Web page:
Dr Cudjoe in his comment on killing for Dr Williams displays the same reckless arrogance that consumed PNM party members during the 1961 Elections as they roamed the country in convoys assualting defenceless people. It was a time of great fear, uncertainty, and insecurity for those who were not PNM.

    That is our history and our past. Let us be optimistic and look to our future. We know where that path has lead us. Maybe if we choose to be more inclusive and utilize the skills and talents of all our citizens our future will be better.

    1. No argument with the comment “Let us be optimistic and look to our future. We know where that path has lead us. Maybe if we choose to be more inclusive and utilize the skills and talents of all our citizens our future will be better.”

      But your argument presupposes that I’m saying to ignore the ‘three hundred’ thousand. If you were so suggest that the meaning to that is to include those outside the ‘three hundred thousand’ to form a better union, you would be closer to my argument of ‘unity’. No way in my argument I have suggested or intimated ‘exclusivity’. IN fact, that is exactly where we are at this time.

      the dictionary describes the word ‘compromise’ as
      “• a middle state between conflicting opinions or actions reached by mutual concession or modification: a compromise between commercial appeal and historical interest.” In other words, if you continue to stick to your ‘three hundred thousand’ without regard to the other ‘majority’ , you would haver missed the point of ‘compromise’ and therefore cannot be legitimately defined by the citizenry label you wish to be called.

      Culture is NOT exclusive nor is it stagnant – it evolves. At the time of our independence the prevailing culture was displayed.
      But in order to contextualize reality you MUST take into consideration how each group participated in the process that led to ‘freedom’. One group (the Africans) wanted it because after being subjugated to colonialism for over four hundred years, it represented a path towards an end to our experience with slavery. The Indians, were not that much enthusiastic about independence, because they felt it represented a removal of the cloak of protection they felt the masters provided for them.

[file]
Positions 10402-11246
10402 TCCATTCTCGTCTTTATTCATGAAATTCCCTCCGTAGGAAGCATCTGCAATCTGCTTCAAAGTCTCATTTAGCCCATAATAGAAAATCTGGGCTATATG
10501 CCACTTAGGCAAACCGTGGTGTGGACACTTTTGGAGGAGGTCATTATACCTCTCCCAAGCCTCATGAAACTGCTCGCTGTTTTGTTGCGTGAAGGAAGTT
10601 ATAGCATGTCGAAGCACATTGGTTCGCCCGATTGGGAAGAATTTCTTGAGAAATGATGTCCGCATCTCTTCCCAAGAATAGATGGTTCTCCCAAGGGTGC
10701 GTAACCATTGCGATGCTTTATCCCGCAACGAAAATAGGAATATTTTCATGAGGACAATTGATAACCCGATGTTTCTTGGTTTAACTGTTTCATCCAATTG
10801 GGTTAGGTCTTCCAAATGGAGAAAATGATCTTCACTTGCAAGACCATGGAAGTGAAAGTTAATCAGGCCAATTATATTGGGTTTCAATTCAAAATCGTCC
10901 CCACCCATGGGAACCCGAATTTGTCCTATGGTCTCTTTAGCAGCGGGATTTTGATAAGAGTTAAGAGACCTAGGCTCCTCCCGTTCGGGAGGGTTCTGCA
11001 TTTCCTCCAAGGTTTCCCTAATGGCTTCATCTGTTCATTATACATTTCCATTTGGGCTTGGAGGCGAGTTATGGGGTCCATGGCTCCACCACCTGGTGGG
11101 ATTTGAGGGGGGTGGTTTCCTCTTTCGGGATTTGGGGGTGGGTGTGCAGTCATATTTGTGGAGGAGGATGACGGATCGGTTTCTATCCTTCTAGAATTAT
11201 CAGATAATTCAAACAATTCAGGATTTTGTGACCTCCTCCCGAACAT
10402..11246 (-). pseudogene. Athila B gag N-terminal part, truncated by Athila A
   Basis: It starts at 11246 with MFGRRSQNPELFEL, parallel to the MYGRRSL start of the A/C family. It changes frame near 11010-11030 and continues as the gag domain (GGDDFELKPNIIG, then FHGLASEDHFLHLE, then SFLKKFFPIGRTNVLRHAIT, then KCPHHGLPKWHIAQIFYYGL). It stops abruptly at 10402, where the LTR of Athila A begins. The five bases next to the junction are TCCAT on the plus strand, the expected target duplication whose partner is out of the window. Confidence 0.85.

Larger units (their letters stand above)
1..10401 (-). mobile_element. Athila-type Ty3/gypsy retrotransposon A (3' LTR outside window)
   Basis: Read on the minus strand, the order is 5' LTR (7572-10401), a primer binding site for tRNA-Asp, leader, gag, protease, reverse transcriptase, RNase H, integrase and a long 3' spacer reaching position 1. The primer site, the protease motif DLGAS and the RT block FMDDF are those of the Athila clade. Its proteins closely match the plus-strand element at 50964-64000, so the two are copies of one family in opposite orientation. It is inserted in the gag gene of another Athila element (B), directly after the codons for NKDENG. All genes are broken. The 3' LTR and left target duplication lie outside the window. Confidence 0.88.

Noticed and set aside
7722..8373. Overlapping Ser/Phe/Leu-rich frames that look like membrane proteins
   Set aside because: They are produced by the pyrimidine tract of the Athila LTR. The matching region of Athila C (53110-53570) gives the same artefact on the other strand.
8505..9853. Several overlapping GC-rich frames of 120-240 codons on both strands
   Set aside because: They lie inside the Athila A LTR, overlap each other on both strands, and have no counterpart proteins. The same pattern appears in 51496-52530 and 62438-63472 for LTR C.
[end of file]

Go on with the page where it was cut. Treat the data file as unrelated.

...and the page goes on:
So, their participation in the cultural activities reflected that reality. As far as the PNM is concerned, they were the ones who negotiated our independence. The UNC or DLP faction were not of the mind set. We now have the opportunity to ‘compromise’ a moderating reality that is inclusive of all factions
      (irrespective of fractional numbers) and we should take advantage of it. What is wrong with that? . The alternative is to continue to be at each other’s throat endlessly.

      Peace my brother!

      1. Brother Kian, I thank you for your comments and I believe we are on the same page in that we want what is best for our country and people however we may differ and how best to achieve this. My view is very simple. We have had enough of the PNM. They have failed enough times. Right now in T&T, crime is rampant and has been so for at least the past 10 plus years, unemployment an all time high, public infrastructure in a state of permanent disrepair. It appears that T&T engineers are incapable of building a proper road. What was acceptable in 1962 is not acceptable in 2022. We need a real Govt that actually works, not one that parties between elections and pulls the magic race card every five years to be re-elected. It is time for a change. We need a Government that actually works, and for the country not only for an elite few.
        I entirely agree with you that we need visionary leadership which seems to be lacking in the current crop of politicians who all seem to be interested in promoting themselves.

        2025 is a long time from now. Hopefully someone will emerge whom we can rely on to bring the country on a path of prosperity that was within our grasp at our Independence in 1962 but never delivered.

  3. Mitra my friend, everybody, regardless of race, color and creed
    want ‘change’. BUT WHAT DOES THAT MEAN???.
    There is an over simplification of what we want, what we need and the desire to make it reality. Most feel politics is the means but is it really so? When we over-simplify those desires we get into trouble. You know why?. Getting what you want without careful consideration, means stepping on sore toes and reviving deep seated animosities, resulting in catastrophic proportions. We need to look no further than what is happening in the Russia/Ukraine debacle. Its a quick glimpse at what national/regional/religious/racial desires can do